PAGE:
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Are we on the verge of seeing a young science vanish from sight? It may well seem so. Software has always had this strange property that it’s so soft you can’t touch it. You can’t take it into your hands. You can’t see it. Hardware, also known as computers, is moving out of sight as well. When you ask someone how many computers he or she owns, you rarely get the right answer, which is often in the order of ten or so. Just like software, computers are everywhere: your car, your watch, your activity monitor, your TV set, your cell phone, your hearing aid, your modern lightbulb, your door lock, and so on. Oh, and your laptop, of course. Software and hardware are disappearing from sight, but obviously, they’re not vanishing.

It took us decades, but by now society is drowning in ICT, and we don’t even see it. ICT is everywhere and in such an abundance that we can’t even build up a complete picture. And likewise, ICT science may seem to be vanishing from sight. But vanishing from sight isn’t the same as vanishing. On the contrary, there’s a lot of ICT science taking place to let ICT run through our society’s veins and shape the things we do today, and will do tomorrow. ICT science is making our society smart.

At CTIT we conduct the ICT research that make the societies of today and tomorrow smart. Societies are important to us: we are concerned about the relevance of our research for society, we embed our solutions into societies and preferably in a way that it seems normal to you and that it feels as if it's supposed to be that way.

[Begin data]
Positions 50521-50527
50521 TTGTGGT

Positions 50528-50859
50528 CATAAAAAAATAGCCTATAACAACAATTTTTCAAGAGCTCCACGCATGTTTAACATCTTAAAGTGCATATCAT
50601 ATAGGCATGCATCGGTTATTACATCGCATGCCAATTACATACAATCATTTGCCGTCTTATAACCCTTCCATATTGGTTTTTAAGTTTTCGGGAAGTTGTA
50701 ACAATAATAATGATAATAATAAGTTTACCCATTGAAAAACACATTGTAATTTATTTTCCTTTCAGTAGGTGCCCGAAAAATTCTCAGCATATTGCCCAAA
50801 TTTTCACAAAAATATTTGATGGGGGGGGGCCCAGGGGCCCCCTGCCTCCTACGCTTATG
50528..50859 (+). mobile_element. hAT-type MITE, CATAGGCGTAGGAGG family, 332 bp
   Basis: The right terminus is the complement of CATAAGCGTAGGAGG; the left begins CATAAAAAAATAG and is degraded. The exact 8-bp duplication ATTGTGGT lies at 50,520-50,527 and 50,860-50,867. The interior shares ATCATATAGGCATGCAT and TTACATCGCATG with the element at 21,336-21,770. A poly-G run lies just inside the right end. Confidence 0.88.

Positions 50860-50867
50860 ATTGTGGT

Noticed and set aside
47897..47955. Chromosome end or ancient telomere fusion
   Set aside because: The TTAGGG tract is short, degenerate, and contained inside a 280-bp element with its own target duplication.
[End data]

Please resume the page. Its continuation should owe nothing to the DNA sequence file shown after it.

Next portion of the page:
30 May 2017 - Ton de Jong is awarded with the AECT Award Professor of Instructional Technology Ton de Jong is awarded with the Distinguished Development Award of the Association for Educational Communications & Technology (AECT). 29 May 2017 - Government regulation could cut urban emissions by seventy per cent Wouter van Heeswijk has developed a mathematical model that determines the optimal conditions for sustainable urban distribution. The model can reduce logistical pressure in cities and make goods transport more sustainable. In some cases, it may be possible to reduce emissions in cities by seventy per cent. Van Heeswijk is a member of the Industrial Engineering and Business Information Systems research group at the University of Twente, where he successfully defended his doctoral dissertation on 19 May. 1 May 2017 - University of Twente student designs model to detect hacked Twitter accounts Meike Nauta, a Business & IT student at the University of Twente, has designed a model to detect hacked Twitter accounts. 12 Apr 2017 - Honorary doctorate Aalborg University for Joost-Pieter Katoen Professor Joost-Pieter Katoen, who works part-time at the ‘Formal Methods and Tools’ group of the University of Twente, received an honorary doctorate of Aalborg University in Denmark. 30 Mar 2017 - Fewer malfunctions and lower costs thanks to smarter maintenance model Researchers at the University of Twente have developed a mathematical model for improving the maintenance schedule for trains, rails, aircraft, self-driving cars, robots and nuclear power plants.



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